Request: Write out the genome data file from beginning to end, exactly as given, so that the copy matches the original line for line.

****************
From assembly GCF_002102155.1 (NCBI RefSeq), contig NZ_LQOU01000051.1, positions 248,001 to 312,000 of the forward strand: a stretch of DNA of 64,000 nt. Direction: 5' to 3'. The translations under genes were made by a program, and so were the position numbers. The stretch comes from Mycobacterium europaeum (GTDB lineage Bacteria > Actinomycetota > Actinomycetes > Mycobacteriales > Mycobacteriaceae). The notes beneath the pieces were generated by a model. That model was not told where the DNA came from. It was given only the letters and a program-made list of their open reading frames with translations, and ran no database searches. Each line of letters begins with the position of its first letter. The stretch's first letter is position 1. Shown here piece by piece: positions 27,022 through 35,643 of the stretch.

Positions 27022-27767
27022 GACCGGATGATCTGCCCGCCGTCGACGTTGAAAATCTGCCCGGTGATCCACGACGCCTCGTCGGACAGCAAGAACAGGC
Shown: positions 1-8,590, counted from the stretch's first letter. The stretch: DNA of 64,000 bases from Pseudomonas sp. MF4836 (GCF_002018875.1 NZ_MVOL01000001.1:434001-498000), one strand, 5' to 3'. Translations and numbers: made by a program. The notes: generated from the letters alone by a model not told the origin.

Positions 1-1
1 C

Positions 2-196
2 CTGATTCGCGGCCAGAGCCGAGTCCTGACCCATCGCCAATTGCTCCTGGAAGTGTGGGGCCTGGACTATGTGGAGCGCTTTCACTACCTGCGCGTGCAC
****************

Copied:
From assembly GCF_002102155.1 (NCBI RefSeq), contig NZ_LQOU01000051.1, positions 248,001 to 312,000 of the forward strand: a stretch of DNA of 64,000 nt. Direction: 5' to 3'. The translations under genes were made by a program, and so were the position numbers. The stretch comes from Mycobacterium europaeum (GTDB lineage Bacteria > Actinomycetota > Actinomycetes > Mycobacteriales > Mycobacteriaceae). The notes beneath the pieces were generated by a model. That model was not told where the DNA came from. It was given only the letters and a program-made list of their open reading frames with translations, and ran no database searches. Each line of letters begins with the position of its first letter. The stretch's first letter is position 1. Shown here piece by piece: positions 27,022 through 35,643 of the stretch.

Positions 27022-27767
27022 GACCGGATGATCTGCCCGCCGTCGACGTTGAAAATCTGCCCGGTGATCCACGACGCCTCGTCGGACAGCAAGAACAGGC
Shown: positions 1-8,590, counted from the stretch's first letter. The stretch: DNA of 64,000 bases from Pseudomonas sp. MF4836 (GCF_002018875.1 NZ_MVOL01000001.1:434001-498000), one strand, 5' to 3'. Translations and numbers: made by a program. The notes: generated from the letters alone by a model not told the origin.

Positions 1-1
1 C

Positions 2-196
2 CTGATTCGCGGCCAGAGCCGAGTCCTGACCCATCGCCAATTGCTCCTGGAAGTGTGGGGCCTGGACTATGTGGAGCGCTTTCACTACCTGCGCGTGCAC